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The First Time: Rachel Austin


In the third installment of The First Time, we catch up with Belfast-based experimental folk singer-songwriter Rachel Austin, delving into a whole range of musical “firsts” in her life both as a performer and lover of music. Traversing her experiences with everyone from the Appleseed Cast and the Smashing Pumpkins to UB40 and Django Reinhardt, the Virginia-born artist has come quite the way…

Portrait photo by the ever-excellent Joe Laverty.

First album you bought?

I begged my parents to take me to the music shop to buy Louis Armstrong’s What A Wonderful World when I was 8 or 9. I loved his voice as soon as I heard it and HAD to have it as my parents didn’t have any jazz in their collection. I’m hardwired to love jazz evidently!

First single you bought?

I’m kind of embarrassed but I think it was ‘Can’t Help Falling in Love’ by UB40. Think I was quite young and still dreaming of love at that point, so it tapped into something deep inside my pre-teen imagination!

First live concert/gig?

My parents went to a lot of gigs when I was a kid. I remember falling asleep when I was 6 at a Mylon Lefevre concert in a massive auditorium somewhere in Virginia. I think he recorded with The Who and Eric Clapton though went on to do the circuit of the plethora of Christian venues in the States.

First album you properly loved?

Ooh, now there’s a telling question! I still have a copy of a self-titled album by this band called Havalina Rail Company, a Long Beach, California band that I heard on a mid-90s compilation album from the then obscure label Tooth & Nail. Total Waits-ian sounds with a bit of rockabilly and dreamy southern sounds. Great band and I still list to the album on repeat ad nauseum to this day!

First artist/band to change your music-listening/making life?

I have the weirdest, most obscure points of reference musically, but I’d say Smashing Pumpkins. I was of the 1979 era and that song hit a nail and made you want something deeper without being cliche. Same with the likes of early Pedro the Lion stuff, which certainly changed my songwriting. I still go back to David Bazan for writing guidance.

First local band you got really into?

In Belfast, I fell in love with the Delawares first! I was working with the drumming, producing, and witty legend that is Rory O’Connor and – damn- those folks could pulse out a gig that made you dance, laugh, and cry all at once. Sincerely something special with an amazing line-up of musicians.

First festival experience?

Again, my folks took us to a bunch of festivals when I was a kid, but my first big one was a festival called Cornerstone Music & Arts Festival in the middle of tornado country in Illinois. We had to drive 14 hours to get to the flatland in the middle of the US but it was worth it and you got to meet people from all over the place! I played at it in 1998 due to my name being drawn out of a hat on the impromptu stage but it was a LOT of fun!

First favourite film soundtrack?

This one is easy. I fell in love with film Swing Kids awhile after it came out. The soundtrack was my guidance notes for swing music of the 1930s, including Django Reinhardt, Duke Ellington, Benny Goodman… ooh, so good!

First band t-shirt/jumper?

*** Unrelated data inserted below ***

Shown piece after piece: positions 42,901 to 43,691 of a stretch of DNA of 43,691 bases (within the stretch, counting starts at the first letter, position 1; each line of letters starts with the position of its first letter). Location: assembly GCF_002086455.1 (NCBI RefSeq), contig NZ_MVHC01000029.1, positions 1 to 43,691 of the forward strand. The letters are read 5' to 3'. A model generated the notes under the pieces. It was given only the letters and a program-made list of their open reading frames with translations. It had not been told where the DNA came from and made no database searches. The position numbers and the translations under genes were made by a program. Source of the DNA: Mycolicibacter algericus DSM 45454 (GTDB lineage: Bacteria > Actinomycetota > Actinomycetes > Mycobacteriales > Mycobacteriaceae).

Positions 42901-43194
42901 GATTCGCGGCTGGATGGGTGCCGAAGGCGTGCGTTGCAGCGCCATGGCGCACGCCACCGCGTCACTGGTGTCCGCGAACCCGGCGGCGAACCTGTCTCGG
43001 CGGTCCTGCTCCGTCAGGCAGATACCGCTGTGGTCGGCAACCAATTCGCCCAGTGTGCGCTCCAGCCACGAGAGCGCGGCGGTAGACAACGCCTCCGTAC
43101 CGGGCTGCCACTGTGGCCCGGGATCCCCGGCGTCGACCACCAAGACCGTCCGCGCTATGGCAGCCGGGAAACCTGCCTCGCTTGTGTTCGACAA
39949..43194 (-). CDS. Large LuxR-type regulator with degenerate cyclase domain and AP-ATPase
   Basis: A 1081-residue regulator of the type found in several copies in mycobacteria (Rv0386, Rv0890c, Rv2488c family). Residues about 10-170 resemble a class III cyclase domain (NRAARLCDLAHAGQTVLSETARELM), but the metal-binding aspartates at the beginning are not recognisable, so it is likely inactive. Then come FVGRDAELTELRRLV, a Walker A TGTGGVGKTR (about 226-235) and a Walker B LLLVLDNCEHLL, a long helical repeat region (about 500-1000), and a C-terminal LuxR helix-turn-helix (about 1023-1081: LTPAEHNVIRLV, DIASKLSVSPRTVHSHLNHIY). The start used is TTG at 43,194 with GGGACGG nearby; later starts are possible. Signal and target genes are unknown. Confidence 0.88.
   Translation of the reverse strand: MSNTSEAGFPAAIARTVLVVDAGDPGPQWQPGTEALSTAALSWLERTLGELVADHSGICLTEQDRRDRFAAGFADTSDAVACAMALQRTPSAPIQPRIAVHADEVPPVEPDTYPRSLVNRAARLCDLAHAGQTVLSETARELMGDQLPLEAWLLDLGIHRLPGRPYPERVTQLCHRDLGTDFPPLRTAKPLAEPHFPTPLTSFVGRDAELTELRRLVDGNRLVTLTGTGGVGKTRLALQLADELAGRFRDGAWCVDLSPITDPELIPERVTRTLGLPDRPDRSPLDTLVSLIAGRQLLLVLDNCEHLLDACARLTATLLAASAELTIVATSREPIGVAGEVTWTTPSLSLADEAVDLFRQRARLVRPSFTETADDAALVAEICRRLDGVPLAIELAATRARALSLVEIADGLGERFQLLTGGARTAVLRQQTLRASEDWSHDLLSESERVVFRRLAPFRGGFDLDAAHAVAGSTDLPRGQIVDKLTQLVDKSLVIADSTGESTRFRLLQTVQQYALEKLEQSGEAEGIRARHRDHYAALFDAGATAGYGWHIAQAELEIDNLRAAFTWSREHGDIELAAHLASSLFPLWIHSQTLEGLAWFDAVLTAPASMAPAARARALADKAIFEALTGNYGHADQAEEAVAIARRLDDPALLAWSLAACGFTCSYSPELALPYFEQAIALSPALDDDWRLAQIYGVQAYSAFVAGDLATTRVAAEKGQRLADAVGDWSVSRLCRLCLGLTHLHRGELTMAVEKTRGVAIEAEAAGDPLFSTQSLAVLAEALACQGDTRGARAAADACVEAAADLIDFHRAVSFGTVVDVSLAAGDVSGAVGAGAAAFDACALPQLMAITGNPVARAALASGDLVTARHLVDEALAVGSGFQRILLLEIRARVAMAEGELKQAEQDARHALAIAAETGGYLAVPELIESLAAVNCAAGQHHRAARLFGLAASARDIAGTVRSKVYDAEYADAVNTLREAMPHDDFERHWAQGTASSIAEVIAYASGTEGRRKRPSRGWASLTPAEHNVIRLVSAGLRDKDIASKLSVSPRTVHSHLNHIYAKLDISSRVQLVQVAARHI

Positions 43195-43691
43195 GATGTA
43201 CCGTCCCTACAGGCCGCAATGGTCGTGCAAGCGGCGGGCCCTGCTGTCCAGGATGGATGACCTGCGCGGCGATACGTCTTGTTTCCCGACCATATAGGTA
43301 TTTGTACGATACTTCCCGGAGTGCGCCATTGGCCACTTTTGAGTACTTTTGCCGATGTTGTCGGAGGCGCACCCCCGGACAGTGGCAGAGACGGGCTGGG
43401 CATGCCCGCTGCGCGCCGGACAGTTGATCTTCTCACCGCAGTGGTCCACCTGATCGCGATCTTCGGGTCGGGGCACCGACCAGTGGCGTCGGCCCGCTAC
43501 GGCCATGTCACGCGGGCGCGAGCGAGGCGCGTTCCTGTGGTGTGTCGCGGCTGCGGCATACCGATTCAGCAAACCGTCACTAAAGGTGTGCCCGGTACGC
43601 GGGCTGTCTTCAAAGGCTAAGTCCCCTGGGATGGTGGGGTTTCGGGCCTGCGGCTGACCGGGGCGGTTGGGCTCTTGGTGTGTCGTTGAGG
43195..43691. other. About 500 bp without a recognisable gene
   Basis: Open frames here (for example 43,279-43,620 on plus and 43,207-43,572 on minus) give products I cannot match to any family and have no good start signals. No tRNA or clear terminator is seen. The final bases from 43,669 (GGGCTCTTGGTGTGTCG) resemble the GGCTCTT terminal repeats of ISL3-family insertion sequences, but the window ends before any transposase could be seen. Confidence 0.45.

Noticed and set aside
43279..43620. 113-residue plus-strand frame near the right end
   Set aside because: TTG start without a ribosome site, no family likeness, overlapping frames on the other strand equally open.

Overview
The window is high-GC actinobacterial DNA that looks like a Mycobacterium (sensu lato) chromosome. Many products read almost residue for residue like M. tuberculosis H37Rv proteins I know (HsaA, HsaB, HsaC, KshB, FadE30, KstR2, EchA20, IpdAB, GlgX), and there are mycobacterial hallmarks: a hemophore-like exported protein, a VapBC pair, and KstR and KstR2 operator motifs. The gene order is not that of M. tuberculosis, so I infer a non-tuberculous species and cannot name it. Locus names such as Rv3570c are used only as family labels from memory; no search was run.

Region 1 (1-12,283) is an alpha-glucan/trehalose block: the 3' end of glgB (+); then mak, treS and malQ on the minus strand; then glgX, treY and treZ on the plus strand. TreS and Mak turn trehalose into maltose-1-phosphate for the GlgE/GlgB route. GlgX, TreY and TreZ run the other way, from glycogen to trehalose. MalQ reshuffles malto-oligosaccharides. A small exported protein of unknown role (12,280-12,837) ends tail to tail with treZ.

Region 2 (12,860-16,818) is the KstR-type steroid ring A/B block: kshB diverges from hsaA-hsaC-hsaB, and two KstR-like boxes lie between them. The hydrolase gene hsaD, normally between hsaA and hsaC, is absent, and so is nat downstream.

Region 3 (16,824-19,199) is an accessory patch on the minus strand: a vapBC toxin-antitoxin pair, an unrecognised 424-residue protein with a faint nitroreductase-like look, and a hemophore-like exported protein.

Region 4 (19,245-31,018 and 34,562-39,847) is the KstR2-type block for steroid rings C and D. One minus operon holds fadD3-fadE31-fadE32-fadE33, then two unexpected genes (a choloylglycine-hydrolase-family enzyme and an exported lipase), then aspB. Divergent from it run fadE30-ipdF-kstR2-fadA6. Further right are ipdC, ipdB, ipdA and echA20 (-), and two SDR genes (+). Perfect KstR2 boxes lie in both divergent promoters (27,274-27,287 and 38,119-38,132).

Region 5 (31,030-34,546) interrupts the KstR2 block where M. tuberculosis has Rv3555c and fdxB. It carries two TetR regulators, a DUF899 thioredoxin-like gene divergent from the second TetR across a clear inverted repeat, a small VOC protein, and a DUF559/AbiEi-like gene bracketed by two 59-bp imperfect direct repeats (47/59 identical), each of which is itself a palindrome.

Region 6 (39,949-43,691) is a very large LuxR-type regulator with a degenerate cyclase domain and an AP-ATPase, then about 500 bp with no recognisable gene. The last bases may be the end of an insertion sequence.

Hmm. Not sure on that one. Remember that glam metal band Stryper from the 80s? I had an amazing shirt of theirs that I picked up in this tiny metal shop for $5. Ironically, that shop was owned by the metalwork yard in the town I grew up in.

First song to make you cry?

Probably ‘Take My Breath Away’ or ‘Ordinary World’.

First time you knew you wanted to make music?

I think it was when I was 14 or 15. All of my friends were musicians and we used to go EVERYWHERE and sing in harmony together. In the park: harmonise. In the mall: harmonies and beat box. Broken down on the side of highway: harmonies. Fun times. I loved singing then and I love it now, although I think I’m the only one still making music!

First instrument you learnt to play?

I used to play the piano a bunch when I was a kid, though I never had lessons. Probably my voice, then!

First riff/song/piece you leant from start to finish?

Probably the riff from Vangelis’ piece on Chariots of Fire. Cos I was that nerdy kid.

First original song you wrote?

Like seriously or just playing around? I used to write songs when I was little. I wrote one that was very inspired from 1950s musicals called ‘Gimme my Sunshine’ on the pool deck at my house in the Appalachians when I was 8 or so. I made up my own system of music scoring to memorize it with.

First gig or performance of your own?

Probably when I was 16 at the local all ages nightclub with friends in a melodic rock band and a friend playing noise rock. Eclectic mix, but that’s the way we rolled in Virginia.

First musical hero/idol you ever met?

This is like the hour to show my backwoods American upbringing! I think it was probably… hmm… when I did an interview with Appleseed Cast for a zine I was writing for in like 1998. Or the guys from Chevelle at a show in.

First music magazine you ever bought?

I bought a bunch of zines in the late 90s. I think there was one associated with the art & underground rock scene outta Pennsylvania or New Jersey called Burnt Toast. That’s a shot in the dark. I definitely bought a few Rolling Stone‘s early on.

‘First Of The Gang To Die’ by Morrissey – great song, right?

In the way that only Morrissey can be. Happy sounding tune yet you know if you listen to it after a break up it would cause you to weep!

Rachel Austin players Sunflowerfest on Saturday, August 10

is the editor of The Thin Air. Talk to him about Philip Glass and/or follow him on Twitter @brianconey.